“As part of the engagement with Futuregrowth, there were some recommendations regarding enhanced transparency and public disclosures relating to governance structures,” said Dlamini.
Dlamini stressed the IDC’s commitment to maintaining the highest levels of corporate governance, independence of decision-making and the protection of the interests of its funders.
She said Futuregrowth was one of the IDC’s key funders and that their support remained critical to achieving the corporation’s mandate and objectives of supporting growth and industrialisation of the South African economy.
Futuregrowth has direct exposure of about R10bn in Eskom and Transnet, while both have collectively raised over R470bn from other financial institutions, the Department of Public Enterprises said on 6 September.
Why Futuregrowth lifted suspension
Futuregrowth said on Monday it performed a detailed review of the board, board committees and executive management with reference to the applicable charters, policies and delegation matrices.
“Futuregrowth assessed the IDC’s lending policies and practices in order to gather evidence that decisions are made in accordance with their mandate, established processes and the requirements of applicable legislation,” it said.
The lender said on Monday that it sought to “understand the relationship, nature and extent of involvement and support from the EDD (Economic Development Department), obtain a more in-depth understanding of the IDC’s legislative/governance framework and perform a detailed review of investment policies, practices, and mandates, as well as key decision-making structures and processes”.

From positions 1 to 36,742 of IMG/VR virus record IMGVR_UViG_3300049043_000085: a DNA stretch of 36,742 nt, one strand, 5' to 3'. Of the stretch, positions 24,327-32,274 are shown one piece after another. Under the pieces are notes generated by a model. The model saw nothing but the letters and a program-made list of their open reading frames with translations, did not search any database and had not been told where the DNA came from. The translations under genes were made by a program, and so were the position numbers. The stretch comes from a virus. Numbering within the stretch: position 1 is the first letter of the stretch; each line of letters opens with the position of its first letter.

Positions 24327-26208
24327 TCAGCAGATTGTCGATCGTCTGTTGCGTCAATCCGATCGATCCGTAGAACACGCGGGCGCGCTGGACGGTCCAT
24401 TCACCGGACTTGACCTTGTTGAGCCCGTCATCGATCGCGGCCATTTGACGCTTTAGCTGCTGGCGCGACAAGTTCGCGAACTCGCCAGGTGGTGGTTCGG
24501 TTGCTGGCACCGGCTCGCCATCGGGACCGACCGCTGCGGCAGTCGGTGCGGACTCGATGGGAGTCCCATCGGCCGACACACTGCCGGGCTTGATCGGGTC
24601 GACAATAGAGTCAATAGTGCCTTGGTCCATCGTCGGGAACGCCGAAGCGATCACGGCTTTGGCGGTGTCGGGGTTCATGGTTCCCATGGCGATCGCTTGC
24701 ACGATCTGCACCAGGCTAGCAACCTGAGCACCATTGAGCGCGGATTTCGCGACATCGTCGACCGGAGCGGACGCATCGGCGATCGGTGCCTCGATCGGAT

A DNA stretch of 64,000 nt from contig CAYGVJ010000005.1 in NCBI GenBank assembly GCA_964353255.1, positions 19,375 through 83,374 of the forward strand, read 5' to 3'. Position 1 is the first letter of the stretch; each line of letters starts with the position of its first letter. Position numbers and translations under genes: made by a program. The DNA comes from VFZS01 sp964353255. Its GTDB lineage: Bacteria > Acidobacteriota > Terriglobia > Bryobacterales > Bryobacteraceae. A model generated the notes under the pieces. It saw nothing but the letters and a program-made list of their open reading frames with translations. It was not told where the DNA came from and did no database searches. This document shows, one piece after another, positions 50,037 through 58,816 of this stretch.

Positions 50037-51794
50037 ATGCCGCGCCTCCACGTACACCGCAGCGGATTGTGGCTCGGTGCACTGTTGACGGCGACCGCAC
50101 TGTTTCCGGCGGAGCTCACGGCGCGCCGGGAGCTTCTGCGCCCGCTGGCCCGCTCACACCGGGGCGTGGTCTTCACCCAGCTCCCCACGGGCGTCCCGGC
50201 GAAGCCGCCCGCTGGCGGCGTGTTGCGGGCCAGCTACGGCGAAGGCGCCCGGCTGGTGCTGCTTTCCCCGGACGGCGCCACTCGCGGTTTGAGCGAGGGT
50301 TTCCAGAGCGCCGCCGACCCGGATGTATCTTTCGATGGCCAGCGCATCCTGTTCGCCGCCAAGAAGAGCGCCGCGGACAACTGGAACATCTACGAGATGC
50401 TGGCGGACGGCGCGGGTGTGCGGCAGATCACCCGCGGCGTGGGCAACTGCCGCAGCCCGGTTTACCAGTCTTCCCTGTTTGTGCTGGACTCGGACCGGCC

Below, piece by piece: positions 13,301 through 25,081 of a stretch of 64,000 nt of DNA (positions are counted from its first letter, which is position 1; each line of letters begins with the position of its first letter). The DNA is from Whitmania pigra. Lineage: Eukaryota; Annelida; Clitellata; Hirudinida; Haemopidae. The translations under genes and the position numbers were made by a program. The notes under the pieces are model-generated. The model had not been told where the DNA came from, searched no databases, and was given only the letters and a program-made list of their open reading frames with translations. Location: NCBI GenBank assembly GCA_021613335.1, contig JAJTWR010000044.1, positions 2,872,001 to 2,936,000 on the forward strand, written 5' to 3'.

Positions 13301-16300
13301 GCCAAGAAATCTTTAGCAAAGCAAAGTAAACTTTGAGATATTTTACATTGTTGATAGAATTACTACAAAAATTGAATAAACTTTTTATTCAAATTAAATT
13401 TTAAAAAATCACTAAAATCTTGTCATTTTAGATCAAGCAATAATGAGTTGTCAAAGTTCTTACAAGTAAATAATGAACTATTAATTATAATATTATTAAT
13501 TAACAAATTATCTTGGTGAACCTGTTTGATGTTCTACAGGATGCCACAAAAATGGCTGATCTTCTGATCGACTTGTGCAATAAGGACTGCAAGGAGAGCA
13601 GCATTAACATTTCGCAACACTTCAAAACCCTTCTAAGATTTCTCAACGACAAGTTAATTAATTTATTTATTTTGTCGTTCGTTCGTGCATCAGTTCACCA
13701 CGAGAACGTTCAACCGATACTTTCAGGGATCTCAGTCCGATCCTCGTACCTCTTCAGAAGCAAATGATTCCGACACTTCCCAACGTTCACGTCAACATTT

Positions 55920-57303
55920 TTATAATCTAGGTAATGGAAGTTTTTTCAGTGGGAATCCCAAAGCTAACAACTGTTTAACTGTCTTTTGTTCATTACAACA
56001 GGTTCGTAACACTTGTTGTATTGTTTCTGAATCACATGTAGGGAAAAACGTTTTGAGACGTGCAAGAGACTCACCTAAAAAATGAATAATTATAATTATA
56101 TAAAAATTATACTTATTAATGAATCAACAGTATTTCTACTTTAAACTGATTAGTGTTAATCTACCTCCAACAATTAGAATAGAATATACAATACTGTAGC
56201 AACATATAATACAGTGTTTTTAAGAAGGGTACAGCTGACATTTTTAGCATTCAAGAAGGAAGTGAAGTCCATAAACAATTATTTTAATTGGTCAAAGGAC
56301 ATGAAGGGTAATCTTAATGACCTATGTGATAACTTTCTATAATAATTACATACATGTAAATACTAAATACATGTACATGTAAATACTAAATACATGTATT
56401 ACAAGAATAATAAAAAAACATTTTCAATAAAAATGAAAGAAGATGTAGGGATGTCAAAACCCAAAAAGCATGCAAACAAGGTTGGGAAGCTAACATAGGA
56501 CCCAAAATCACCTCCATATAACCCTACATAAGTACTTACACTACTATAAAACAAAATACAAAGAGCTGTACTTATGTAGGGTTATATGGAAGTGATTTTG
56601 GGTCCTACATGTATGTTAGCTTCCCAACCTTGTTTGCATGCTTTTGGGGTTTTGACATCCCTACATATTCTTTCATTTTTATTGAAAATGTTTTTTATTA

“Futuregrowth evaluated the practical application of the IDC’s policies and mandates, requested evidence of policies in action and reviewed examples of the application of policies.
“Futuregrowth found that currently there is a positive and constructive relationship between the board and the EDD,” it said. “Futuregrowth considers the 13 member IDC board to be appropriately constituted with a satisfactory balance of skills, experience and independence.
While noting the overall board strength, Futuregrowth observed the recent news concerning a board member as an area to monitor.
@rationalhill Let's not forget: Canter and Futuregrowth vindicated. What does report mean for future funding of politically exposed Eskom?
— Tom Robbins (@BaragwanathBiz) November 3, 2016
“The IDC has had a politically exposed person (PEP) policy in place since 2009, which, in its current form, appears adequate in Futuregrowth’s view,” it said. “ The IDC has a mandate to make loans to PEPs and has well developed policies for lending to PEPs, but Futuregrowth notes that such lending can give rise to particular risks.
“Futuregrowth notes that the IDC is in the process of strengthening its directors’ conflicts of interest policy.
Futuregrowth recommended that the IDC limit the authority delegated to certain committees to immaterial matters, amending the board charter to reflect that it operates on a consensus basis and voting thresholds to align with current practices and annual confirmation that board evaluations have been performed.
The IDC has agreed to regular and public reporting on matters of interest, such as board and sub-committee membership and turnover, significant changes to key policies and charters and the number and quantum of transactions approved per approval threshold level, Futuregrowth said.
“Such reporting will facilitate monitoring and transparency,” it said. “Futuregrowth appreciates the IDC’s proactive and constructive engagement throughout this process, and their stated ongoing commitment to sound and rigorous governance processes and practices.”
Cyril Ramaphosa: The Audio Biography
Listen to the story of Cyril Ramaphosa's rise to presidential power, narrated by our very own Alec Hogg.